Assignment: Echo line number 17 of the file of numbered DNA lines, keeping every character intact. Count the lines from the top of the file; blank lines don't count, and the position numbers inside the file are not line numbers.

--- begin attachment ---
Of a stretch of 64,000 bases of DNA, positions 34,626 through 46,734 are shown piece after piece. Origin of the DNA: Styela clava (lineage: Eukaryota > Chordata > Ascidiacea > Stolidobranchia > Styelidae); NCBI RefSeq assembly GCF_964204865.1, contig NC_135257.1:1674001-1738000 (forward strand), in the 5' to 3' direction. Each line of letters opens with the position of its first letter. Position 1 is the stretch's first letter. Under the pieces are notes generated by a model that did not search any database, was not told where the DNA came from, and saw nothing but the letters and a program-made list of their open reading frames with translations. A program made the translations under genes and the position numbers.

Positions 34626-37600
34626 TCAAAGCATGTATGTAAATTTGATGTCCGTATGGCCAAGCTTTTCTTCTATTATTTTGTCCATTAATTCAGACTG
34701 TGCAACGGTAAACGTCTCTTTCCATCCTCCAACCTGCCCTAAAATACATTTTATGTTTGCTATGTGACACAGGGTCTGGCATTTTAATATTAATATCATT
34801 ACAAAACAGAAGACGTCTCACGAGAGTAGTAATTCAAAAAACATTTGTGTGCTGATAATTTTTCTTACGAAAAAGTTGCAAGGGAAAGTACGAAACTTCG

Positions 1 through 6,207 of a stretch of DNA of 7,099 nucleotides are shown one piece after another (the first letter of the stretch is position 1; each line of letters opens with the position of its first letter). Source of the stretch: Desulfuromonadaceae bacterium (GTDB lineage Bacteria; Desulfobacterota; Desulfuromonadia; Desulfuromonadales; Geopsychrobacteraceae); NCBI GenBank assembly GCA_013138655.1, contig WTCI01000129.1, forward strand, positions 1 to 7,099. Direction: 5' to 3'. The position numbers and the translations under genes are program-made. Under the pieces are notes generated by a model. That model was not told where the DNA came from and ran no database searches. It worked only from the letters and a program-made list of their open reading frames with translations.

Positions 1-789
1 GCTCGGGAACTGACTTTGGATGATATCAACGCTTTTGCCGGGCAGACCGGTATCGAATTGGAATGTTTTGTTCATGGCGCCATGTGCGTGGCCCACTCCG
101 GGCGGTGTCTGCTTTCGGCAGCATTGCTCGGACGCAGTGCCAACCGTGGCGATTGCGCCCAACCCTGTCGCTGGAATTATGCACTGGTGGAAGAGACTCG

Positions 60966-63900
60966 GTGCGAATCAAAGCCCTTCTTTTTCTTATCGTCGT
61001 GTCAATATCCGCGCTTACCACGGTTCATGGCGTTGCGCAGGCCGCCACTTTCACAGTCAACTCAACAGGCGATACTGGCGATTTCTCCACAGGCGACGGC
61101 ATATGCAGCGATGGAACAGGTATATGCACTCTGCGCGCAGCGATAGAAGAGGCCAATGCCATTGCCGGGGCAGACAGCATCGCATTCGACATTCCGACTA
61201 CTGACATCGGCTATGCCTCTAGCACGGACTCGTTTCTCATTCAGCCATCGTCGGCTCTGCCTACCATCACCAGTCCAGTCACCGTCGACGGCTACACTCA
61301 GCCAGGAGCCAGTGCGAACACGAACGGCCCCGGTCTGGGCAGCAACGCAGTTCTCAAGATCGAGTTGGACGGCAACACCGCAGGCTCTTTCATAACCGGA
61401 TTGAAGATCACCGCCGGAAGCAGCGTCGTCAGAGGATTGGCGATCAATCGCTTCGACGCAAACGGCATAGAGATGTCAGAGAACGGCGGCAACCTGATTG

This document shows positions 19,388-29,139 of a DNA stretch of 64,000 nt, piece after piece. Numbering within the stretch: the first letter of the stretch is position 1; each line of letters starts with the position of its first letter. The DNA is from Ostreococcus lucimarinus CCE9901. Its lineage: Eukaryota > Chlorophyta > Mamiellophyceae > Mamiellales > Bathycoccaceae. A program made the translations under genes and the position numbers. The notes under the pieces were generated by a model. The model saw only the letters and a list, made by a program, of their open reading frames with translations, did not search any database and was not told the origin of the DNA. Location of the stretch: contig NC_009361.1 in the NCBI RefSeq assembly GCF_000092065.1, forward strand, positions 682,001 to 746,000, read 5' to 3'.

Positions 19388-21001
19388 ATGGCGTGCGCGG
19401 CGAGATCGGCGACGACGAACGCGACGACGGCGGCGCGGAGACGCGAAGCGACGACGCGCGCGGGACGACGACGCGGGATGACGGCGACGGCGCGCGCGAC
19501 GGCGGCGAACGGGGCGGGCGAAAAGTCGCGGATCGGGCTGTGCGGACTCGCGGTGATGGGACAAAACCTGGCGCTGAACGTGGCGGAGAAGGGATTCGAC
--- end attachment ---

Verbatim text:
This document shows positions 19,388-29,139 of a DNA stretch of 64,000 nt, piece after piece. Numbering within the stretch: the first letter of the stretch is position 1; each line of letters starts with the position of its first letter. The DNA is from Ostreococcus lucimarinus CCE9901. Its lineage: Eukaryota > Chlorophyta > Mamiellophyceae > Mamiellales > Bathycoccaceae. A program made the translations under genes and the position numbers. The notes under the pieces were generated by a model. The model saw only the letters and a list, made by a program, of their open reading frames with translations, did not search any database and was not told the origin of the DNA. Location of the stretch: contig NC_009361.1 in the NCBI RefSeq assembly GCF_000092065.1, forward strand, positions 682,001 to 746,000, read 5' to 3'.